Jun 6, 2008
On the road with Tehran's kings of bling
Jun 6, 2008
TEHRAN, June 6, 2008 (AFP) - Sporting a Rolex watch and Gucci sunglasses, Amir Ashkan, 28, is proudly cruising down one of Tehran's main avenues in a sparkling new BMW as if it was the most normal thing in the world.
Photo : Atta Kenare/AFP
Hardly a scene many people would associate with a Friday afternoon in the Islamic Republic of Iran.
But such unashamed displays of wealth from the young and ultra-privileged are becoming an ever more frequent sight in the Iranian capital amid a growing gap between the rich and the poor.
"You need to enjoy life," said Ashkan, a civil engineer.
"Everywhere in the world, having a great car is normal. In the United States and Europe, and even in Russia, some people even have private jets and yachts. But here people are making a fuss just about cars."
His BMW costs a colossal 950 million rials (100,000 dollars) owing to import duties. The average Iranian, earning no more than 500 dollars a month, would need the entire salaries of two decades of work to buy such a vehicle.
"Of course, I don't take this car to work. That wouldn't look good," he admitted.
Flash imported foreign marques, including BMW, Mercedes, Nissan and Toyota, are a surprisingly frequent sight in a country whose officials are repeatedly warning of the perils of Western consumerism.
The import of luxury foreign cars has been allowed for several years, but at a price. Iranians must pay a 100 percent tax on such imports, meaning they pay double what an identical car would cost in Dubai.
This has not deterred the super-rich in the Iranian capital who have most likely made their money in property or the imports business. Last year, 37,000 foreign cars were imported into the country.
Only luxury cars are permitted to be imported, for fear of harming Iran's substantial domestic mid-range car production industry, which includes major joint ventures with French giants Peugeot and Renault.
"Our prices range between 400 million rials (50,000 dollars) and three billion rials (320,000 dollars). The most expensive model we have is the Mercedes Benz S350," said a car showroom owner, who declined to give his name.
-- 'It's unjust, a 20-year-old drives a 200,000-dollar car" --
Even the occasional Ferrari or Lamborghini, imported with a special licence to the tune of a cool half a million dollars, can be seen gliding down Iranian streets.
The presence of these vehicles underlines the growing gulf between Iran's rich and the urban underclass who face a daily battle to make ends meet.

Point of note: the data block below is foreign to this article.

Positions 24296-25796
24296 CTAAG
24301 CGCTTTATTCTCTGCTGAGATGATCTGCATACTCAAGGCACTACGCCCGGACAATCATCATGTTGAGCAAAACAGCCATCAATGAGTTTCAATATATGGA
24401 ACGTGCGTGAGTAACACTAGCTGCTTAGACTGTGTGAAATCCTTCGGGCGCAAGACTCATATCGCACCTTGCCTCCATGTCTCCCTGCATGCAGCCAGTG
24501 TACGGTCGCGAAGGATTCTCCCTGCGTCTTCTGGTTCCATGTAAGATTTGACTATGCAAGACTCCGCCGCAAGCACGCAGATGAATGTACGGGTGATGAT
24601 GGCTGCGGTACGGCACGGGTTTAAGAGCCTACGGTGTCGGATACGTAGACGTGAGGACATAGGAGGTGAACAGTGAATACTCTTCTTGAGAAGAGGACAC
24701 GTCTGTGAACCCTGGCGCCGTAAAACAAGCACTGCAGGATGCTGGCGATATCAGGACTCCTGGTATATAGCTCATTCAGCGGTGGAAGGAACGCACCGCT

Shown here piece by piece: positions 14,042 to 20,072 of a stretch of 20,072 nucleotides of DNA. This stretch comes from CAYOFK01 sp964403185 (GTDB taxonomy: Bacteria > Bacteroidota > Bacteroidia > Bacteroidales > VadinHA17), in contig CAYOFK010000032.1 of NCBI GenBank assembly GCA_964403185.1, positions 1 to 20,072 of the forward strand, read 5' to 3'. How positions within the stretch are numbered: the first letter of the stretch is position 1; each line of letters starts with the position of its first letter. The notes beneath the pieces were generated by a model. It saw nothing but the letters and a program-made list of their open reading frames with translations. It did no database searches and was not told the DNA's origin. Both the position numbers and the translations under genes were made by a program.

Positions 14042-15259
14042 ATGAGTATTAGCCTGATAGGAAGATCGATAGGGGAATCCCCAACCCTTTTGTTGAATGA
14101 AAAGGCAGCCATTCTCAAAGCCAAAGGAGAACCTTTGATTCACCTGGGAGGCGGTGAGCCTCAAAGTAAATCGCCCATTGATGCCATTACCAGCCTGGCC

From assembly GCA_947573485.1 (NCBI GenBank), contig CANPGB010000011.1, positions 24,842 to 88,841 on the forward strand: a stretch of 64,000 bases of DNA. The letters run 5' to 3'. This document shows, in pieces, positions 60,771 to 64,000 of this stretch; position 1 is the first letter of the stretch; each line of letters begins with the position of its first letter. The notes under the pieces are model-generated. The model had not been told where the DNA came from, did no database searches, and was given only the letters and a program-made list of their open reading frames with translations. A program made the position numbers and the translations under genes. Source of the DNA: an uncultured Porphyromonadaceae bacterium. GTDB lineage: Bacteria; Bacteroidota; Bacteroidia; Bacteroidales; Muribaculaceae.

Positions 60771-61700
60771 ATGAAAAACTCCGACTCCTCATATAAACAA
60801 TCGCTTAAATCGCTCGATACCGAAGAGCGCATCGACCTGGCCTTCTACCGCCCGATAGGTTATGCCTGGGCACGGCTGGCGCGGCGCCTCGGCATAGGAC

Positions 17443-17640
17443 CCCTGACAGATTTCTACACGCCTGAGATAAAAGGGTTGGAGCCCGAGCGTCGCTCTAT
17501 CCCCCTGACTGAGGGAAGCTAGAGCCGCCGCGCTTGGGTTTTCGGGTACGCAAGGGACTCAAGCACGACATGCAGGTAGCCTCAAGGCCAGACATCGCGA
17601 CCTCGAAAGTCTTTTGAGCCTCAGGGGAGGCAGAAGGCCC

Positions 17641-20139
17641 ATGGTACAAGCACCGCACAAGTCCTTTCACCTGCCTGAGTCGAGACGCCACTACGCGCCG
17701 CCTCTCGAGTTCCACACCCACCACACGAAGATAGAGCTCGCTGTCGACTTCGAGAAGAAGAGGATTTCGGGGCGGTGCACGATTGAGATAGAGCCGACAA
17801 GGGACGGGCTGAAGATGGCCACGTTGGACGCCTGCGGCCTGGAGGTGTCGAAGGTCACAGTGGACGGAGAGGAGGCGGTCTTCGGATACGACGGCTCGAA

The welfare minister has estimated that over 9 million people out of a population of over 70 million are living below the poverty line.
Inflation rates of also 25 percent that have caused dramatic spikes in the prices of the most basic goods and services have also eaten into the already modest incomes of middle income families.
President Mahmoud Ahmadinejad was elected in 2005 to realise his slogan of bringing economic "justice" to Iran to make the poor feel the benefits of the country's great oil wealth.
But social inequalities are becoming wider, not narrower. Not everyone is impressed by the appearance of smart new cars on Tehran's streets.
"It's completely unjust. A 20-year-old kid who has barely earned 5,000 dollars all his life drives a car worth 200,000 dollars," complained bank employee Asghar.
Much of the wealth in Tehran is generated not by salaries but by property ownership that may go back to well before the 1979 Islamic revolution, helped by the current soaring prices and rents.
"I've dreamed of having such cars. But even if I worked all my life, I would not be able to buy a single one," said a man who gave his name as Mohammad.
Mohammad works as a guard at a building site, earning around 300 dollars a month while his boss drives around in a Mercedes worth around 300,000 dollars, a sum that would take him more than eight decades to earn.
"If I could just buy a smaller car after five or 10 years of work, that would be more fair," he said. "But I can't even do that."
In the past, and still today amongst more conservative elements, it was considered improper to make a show of wealth. But this has changed drastically with a new class of nouveau riche who have benefited from soaring property prices and rising imports.
"When a 200 square-metre (2,150 square feet) apartment costs a million dollars in northern Tehran, it's normal to pay 100,000 dollars to buy a car," said Abbas, a young salesman.by Siavosh Ghazi
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